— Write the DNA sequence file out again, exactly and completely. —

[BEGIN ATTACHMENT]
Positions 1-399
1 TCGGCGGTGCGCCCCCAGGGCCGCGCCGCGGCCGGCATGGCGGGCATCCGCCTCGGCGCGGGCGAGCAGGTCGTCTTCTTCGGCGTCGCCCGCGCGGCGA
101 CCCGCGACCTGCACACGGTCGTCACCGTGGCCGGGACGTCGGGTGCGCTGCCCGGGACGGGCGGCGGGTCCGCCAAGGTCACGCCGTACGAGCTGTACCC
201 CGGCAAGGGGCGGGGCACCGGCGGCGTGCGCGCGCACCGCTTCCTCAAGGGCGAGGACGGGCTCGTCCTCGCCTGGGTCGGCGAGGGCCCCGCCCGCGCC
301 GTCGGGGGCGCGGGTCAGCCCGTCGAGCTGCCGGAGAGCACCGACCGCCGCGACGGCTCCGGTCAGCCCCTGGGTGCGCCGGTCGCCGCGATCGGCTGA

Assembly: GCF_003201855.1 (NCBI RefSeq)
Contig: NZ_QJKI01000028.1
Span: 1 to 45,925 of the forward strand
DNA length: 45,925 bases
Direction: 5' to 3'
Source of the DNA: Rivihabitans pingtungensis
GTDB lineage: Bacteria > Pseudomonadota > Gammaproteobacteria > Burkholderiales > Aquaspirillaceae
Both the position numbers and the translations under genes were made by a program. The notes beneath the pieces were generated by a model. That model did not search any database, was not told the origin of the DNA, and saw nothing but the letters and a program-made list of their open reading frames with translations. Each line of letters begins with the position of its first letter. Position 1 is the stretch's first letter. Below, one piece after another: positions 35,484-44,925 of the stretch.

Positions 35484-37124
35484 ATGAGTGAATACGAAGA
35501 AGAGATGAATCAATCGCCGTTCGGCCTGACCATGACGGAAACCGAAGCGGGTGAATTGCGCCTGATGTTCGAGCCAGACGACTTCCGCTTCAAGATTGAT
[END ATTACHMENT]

Positions 1-399
1 TCGGCGGTGCGCCCCCAGGGCCGCGCCGCGGCCGGCATGGCGGGCATCCGCCTCGGCGCGGGCGAGCAGGTCGTCTTCTTCGGCGTCGCCCGCGCGGCGA
101 CCCGCGACCTGCACACGGTCGTCACCGTGGCCGGGACGTCGGGTGCGCTGCCCGGGACGGGCGGCGGGTCCGCCAAGGTCACGCCGTACGAGCTGTACCC
201 CGGCAAGGGGCGGGGCACCGGCGGCGTGCGCGCGCACCGCTTCCTCAAGGGCGAGGACGGGCTCGTCCTCGCCTGGGTCGGCGAGGGCCCCGCCCGCGCC
301 GTCGGGGGCGCGGGTCAGCCCGTCGAGCTGCCGGAGAGCACCGACCGCCGCGACGGCTCCGGTCAGCCCCTGGGTGCGCCGGTCGCCGCGATCGGCTGA

Assembly: GCF_003201855.1 (NCBI RefSeq)
Contig: NZ_QJKI01000028.1
Span: 1 to 45,925 of the forward strand
DNA length: 45,925 bases
Direction: 5' to 3'
Source of the DNA: Rivihabitans pingtungensis
GTDB lineage: Bacteria > Pseudomonadota > Gammaproteobacteria > Burkholderiales > Aquaspirillaceae
Both the position numbers and the translations under genes were made by a program. The notes beneath the pieces were generated by a model. That model did not search any database, was not told the origin of the DNA, and saw nothing but the letters and a program-made list of their open reading frames with translations. Each line of letters begins with the position of its first letter. Position 1 is the stretch's first letter. Below, one piece after another: positions 35,484-44,925 of the stretch.

Positions 35484-37124
35484 ATGAGTGAATACGAAGA
35501 AGAGATGAATCAATCGCCGTTCGGCCTGACCATGACGGAAACCGAAGCGGGTGAATTGCGCCTGATGTTCGAGCCAGACGACTTCCGCTTCAAGATTGAT